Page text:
Isabella Macdonald Alden's life was a literary one, shaped first by her father and then by her religion. The daughter of well-educated parents, she was born November 3, 1841, in Rochester, New York. She was the sixth of seven children, and was initially home-schooled by her father, who also gave her her nickname. She developed her writing skills early: as a child, she kept a daily journal, which her father critiqued, and had her first story, "Our Old Clock," published in the village paper when she was only ten. Later, she attended school in New York, at the Oneida Seminary, the Seneca Collegiate Institute, and the Young Ladies Institute.
The Oneida Seminary played a pivotal role in her life, for it was
there that she first met Theodosia Toll (Faye Huntington), the woman
with whom she later co-authored several works -- and who helped
Alden's writing career through the publication of her first
Helen Lester, in 1865. As Alden explained in her
autobiography, "Docia" had encouraged her to enter the manuscript
in a competition. Alden replied "I'll do no such thing. If I can't
write a better story than that, it it proves I ought never to write at all. Tear the thing into bits and throw it into the grate with the other rubbish." Instead, Docia submitted the manuscript without telling Alden, who learned of it only when she was awarded first prize in the competition.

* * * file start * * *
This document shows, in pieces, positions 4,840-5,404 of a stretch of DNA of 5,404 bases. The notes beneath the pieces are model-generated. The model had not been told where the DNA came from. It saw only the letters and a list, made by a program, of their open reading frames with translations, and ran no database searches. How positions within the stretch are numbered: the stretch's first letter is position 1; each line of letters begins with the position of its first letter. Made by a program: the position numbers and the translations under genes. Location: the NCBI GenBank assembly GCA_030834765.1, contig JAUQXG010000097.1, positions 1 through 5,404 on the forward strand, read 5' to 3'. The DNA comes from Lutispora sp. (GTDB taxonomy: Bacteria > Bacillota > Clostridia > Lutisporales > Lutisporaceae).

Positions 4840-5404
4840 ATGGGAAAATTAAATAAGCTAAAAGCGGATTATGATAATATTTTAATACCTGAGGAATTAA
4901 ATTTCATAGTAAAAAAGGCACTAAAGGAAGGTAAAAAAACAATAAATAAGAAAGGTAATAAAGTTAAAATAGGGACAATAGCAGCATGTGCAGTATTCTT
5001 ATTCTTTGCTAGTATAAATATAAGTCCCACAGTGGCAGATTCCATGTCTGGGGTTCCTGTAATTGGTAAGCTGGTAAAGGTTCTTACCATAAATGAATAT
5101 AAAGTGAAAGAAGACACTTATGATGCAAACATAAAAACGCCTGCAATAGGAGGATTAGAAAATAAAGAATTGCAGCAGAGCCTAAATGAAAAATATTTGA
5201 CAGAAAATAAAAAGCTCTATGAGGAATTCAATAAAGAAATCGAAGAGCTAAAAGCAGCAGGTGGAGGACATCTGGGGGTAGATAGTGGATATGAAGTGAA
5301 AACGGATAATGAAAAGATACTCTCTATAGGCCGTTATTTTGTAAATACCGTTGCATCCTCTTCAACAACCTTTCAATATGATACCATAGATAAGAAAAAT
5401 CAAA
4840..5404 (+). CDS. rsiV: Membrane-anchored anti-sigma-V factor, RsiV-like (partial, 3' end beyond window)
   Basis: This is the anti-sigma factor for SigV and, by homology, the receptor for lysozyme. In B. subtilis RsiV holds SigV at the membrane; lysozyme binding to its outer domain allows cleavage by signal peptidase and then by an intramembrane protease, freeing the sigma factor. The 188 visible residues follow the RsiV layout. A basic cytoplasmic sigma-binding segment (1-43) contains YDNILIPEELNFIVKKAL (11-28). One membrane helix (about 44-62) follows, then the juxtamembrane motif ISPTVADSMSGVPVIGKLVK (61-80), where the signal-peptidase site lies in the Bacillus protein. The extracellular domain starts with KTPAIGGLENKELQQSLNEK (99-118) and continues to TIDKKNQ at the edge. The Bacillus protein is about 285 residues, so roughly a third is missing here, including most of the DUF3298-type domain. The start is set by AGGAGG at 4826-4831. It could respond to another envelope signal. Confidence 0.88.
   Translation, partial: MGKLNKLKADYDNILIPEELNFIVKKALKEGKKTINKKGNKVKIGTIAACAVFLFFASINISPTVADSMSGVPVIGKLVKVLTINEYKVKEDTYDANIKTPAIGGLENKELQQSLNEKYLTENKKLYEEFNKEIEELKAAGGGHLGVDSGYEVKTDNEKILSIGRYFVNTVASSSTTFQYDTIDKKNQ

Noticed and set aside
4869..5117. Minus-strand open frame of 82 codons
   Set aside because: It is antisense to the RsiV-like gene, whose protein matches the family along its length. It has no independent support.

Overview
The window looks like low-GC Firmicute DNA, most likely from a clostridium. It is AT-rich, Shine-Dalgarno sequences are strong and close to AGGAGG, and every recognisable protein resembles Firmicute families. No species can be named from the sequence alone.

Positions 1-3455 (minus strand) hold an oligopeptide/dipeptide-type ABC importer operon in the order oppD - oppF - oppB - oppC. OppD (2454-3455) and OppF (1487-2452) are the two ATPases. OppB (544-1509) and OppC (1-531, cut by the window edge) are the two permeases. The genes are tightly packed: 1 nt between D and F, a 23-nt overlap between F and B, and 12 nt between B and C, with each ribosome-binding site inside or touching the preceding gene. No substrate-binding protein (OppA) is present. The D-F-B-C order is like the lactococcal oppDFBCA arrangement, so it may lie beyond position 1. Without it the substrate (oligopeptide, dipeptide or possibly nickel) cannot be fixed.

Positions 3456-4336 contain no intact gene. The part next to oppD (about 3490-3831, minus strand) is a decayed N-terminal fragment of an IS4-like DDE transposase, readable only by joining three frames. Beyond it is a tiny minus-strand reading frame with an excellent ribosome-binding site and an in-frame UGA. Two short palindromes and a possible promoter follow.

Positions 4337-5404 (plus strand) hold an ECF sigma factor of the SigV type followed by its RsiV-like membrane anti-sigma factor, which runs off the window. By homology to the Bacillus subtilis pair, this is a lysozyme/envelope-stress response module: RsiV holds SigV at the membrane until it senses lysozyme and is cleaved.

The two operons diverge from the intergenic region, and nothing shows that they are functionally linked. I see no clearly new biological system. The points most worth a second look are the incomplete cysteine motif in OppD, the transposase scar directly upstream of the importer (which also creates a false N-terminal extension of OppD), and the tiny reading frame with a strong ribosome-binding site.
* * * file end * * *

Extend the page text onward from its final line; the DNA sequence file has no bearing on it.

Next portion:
Alden also met her husband, Reverend Gustavus Rossenberg Alden (a descendant of John Alden), while teaching at Oneida Seminary; the two married on May 30, 1866. Rev. Alden's work took the couple to various parts of the country, including New York, Indiana, Ohio, Pennsylvania, and Washington D.C. After her marriage, Alden divided her time among writing, participating in church activities, teaching at several of the Chautauqua sessions, and raising her son Raymond, who was born in 1873. (According to one source, Rev. Alden also had a daughter, Anna, from his first marriage, who lived with Docia Toll's family.) By 1900, the Aldens had three residences: a home in Philadelphia (near their son, who was then an instructor at the University of Pennsylvania), a summer residence in Chautauqua, New York, and a winter home in Winter Park, Florida.
Throughout her life, Isabella Alden combined her writing and her religion. She did much work with Christian periodicals, writing serialized stories for the Herald and Presbyter from about 1870 until 1900; editing The Pansy, a Sunday juvenile, from 1874-1894; editing the Primary Quarterly and producing the primary grade Sunday School lessons for the Westmister Teacher for twenty years; and working on the editorial staff of Trained Motherhood and The Christian Endeavor.